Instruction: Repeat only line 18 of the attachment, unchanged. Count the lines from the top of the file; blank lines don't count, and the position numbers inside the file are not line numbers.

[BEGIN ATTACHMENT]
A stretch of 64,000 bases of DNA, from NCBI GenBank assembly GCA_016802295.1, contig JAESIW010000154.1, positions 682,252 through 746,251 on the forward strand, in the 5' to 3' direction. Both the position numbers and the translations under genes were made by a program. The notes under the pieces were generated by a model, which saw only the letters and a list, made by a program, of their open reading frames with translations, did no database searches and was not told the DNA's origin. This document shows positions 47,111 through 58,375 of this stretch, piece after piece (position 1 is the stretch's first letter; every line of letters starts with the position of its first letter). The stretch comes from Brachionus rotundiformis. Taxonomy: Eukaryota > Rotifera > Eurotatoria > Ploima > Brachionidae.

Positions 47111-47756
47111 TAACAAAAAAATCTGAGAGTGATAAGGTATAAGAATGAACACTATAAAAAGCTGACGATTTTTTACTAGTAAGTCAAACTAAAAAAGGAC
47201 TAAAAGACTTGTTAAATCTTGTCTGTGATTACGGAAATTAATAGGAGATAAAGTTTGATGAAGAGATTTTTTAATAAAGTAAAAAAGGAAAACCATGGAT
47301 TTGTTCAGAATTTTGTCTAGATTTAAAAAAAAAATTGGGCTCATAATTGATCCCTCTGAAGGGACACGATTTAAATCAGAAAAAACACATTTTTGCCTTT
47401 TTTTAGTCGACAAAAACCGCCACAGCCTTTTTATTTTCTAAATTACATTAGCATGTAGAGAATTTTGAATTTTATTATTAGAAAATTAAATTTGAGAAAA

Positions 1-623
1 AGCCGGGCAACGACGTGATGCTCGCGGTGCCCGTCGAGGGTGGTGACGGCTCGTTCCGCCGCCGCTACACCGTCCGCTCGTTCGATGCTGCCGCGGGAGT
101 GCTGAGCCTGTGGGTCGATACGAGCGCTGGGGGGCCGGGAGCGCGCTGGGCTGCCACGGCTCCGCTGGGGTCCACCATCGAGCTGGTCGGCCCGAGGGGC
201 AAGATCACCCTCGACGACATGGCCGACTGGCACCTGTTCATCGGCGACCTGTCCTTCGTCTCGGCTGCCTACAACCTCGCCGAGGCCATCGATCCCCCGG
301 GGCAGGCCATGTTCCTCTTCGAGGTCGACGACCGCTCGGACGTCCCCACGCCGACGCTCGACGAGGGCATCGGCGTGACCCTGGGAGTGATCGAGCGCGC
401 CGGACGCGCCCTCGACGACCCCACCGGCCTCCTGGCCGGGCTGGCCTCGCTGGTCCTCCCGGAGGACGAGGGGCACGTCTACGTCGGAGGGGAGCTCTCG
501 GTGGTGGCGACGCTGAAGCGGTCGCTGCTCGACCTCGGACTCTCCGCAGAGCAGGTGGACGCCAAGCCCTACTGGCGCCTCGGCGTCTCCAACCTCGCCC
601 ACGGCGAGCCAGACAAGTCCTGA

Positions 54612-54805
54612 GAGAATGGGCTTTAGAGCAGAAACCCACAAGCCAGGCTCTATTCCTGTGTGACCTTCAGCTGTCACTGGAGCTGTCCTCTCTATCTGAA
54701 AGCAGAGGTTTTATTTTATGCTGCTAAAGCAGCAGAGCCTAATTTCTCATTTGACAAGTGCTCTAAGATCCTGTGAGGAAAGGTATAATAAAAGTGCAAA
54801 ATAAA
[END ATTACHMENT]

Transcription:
54801 ATAAA